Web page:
A few weeks back, the mallard made her way to the bay from the hosta bed nearest our house, where she had, improbably, chosen to build her nest. That corner of the garden went unweeded for a month. Then one morning, tiny ducklings crowded close on their mother’s tail for their first swim. I counted five. I won’t count again. The great horned owls had begun, as they always do, searching out nests of their own in late February, sending five-note night calls through the still woods across the lane. They will be a dark presence through high summer, swift and silent in flight. Though fascinating to glimpse on the wing, their hunts are terrible to see and hear. Unconcerned, the great blue herons have been fishing off the dock for some time. And from our vantage point, we’ve counted four deer, one raccoon, one coyote, one woodchuck and enough Canada geese of various ages to populate a good portion of the state. The Monarch butterflies and the screech owls are overdue. The mergansers have moved on. It’s in this way, as much as by the calendar, that we mark our seasons. All of us, really. Whether we live in country, suburb or city — and whether we pay any mind or no — the birds, the animals, the wild places of Illinois, however changed at our hands, continue to define time and space. If we will pause to see and hear, they can help us to learn who we are, and our place in this world. For these reasons, each year at this time we celebrate the nature of Illinois, and offer some warnings about what could be lost. This is our sixth such issue. Enjoy. And savor the summer.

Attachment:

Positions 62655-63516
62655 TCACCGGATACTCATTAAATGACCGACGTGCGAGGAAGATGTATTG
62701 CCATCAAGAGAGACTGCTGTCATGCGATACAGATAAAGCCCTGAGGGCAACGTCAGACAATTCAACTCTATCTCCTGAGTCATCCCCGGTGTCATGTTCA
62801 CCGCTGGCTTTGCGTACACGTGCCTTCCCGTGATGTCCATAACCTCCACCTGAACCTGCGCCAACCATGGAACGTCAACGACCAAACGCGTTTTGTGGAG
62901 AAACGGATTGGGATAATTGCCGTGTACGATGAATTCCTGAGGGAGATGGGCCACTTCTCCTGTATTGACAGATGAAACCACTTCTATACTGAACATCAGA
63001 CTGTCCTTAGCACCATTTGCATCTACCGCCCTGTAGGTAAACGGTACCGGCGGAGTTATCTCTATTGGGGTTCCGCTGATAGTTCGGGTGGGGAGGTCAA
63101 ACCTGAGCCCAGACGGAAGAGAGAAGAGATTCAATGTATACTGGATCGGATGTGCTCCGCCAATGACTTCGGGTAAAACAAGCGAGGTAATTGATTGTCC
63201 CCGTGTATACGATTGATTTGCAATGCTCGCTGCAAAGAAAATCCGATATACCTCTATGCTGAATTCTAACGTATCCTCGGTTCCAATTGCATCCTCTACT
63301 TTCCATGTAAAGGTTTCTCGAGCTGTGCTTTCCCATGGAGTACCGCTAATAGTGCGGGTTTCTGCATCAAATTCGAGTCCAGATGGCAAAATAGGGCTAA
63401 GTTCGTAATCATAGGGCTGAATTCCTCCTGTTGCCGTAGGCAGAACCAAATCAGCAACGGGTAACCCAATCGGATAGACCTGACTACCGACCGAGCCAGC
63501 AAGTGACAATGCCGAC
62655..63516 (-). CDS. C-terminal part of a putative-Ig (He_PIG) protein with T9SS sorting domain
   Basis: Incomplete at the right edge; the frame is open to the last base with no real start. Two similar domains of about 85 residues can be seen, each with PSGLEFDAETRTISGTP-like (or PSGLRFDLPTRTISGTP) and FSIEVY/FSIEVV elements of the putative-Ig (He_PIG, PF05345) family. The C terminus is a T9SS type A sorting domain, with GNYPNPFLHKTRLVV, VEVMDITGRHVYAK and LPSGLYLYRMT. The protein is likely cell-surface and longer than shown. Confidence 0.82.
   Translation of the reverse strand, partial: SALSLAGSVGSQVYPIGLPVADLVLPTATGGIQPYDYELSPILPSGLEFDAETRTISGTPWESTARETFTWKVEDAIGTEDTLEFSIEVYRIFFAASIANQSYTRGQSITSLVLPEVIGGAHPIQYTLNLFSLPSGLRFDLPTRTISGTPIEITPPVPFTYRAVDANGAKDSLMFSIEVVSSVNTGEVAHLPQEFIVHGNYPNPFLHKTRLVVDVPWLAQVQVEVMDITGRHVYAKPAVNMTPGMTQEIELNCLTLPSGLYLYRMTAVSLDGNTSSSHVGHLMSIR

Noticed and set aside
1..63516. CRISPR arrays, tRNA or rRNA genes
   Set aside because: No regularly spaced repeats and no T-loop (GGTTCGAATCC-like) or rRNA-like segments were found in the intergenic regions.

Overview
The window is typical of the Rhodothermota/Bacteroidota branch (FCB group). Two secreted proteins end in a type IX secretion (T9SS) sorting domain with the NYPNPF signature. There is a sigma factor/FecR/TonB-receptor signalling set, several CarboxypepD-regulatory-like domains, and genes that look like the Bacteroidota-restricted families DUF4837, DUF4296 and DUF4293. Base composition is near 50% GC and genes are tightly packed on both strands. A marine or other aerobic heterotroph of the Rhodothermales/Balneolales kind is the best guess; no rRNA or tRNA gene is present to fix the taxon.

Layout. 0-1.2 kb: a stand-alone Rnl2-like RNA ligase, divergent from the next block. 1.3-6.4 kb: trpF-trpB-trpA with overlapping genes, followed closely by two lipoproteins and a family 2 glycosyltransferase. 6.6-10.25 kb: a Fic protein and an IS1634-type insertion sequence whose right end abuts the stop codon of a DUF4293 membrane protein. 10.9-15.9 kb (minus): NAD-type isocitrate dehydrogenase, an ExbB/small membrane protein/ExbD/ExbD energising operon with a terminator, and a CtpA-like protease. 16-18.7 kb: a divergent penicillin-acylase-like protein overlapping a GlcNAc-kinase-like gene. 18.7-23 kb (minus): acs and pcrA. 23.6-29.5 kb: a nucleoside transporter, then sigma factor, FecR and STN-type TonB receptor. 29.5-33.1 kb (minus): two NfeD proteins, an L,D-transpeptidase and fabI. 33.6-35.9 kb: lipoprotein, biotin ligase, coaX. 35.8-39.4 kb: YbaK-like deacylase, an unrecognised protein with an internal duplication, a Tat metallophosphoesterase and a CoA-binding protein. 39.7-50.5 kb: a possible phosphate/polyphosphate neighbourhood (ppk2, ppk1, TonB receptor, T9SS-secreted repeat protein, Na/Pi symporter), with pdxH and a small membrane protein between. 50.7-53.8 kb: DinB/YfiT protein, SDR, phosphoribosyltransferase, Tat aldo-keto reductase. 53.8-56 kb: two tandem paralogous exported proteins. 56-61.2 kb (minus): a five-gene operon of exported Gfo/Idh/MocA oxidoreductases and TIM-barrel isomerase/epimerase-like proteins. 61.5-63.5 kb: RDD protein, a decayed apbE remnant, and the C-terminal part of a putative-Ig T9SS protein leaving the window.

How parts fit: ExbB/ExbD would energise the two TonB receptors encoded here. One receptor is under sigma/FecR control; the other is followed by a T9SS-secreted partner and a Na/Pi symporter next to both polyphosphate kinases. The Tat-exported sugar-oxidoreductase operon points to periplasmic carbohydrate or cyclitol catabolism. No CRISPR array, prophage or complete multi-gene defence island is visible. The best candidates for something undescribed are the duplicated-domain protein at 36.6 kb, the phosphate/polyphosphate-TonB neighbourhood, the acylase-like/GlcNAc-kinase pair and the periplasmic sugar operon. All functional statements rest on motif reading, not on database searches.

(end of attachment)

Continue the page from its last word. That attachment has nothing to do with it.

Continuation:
Illinois Issues, July/August 2001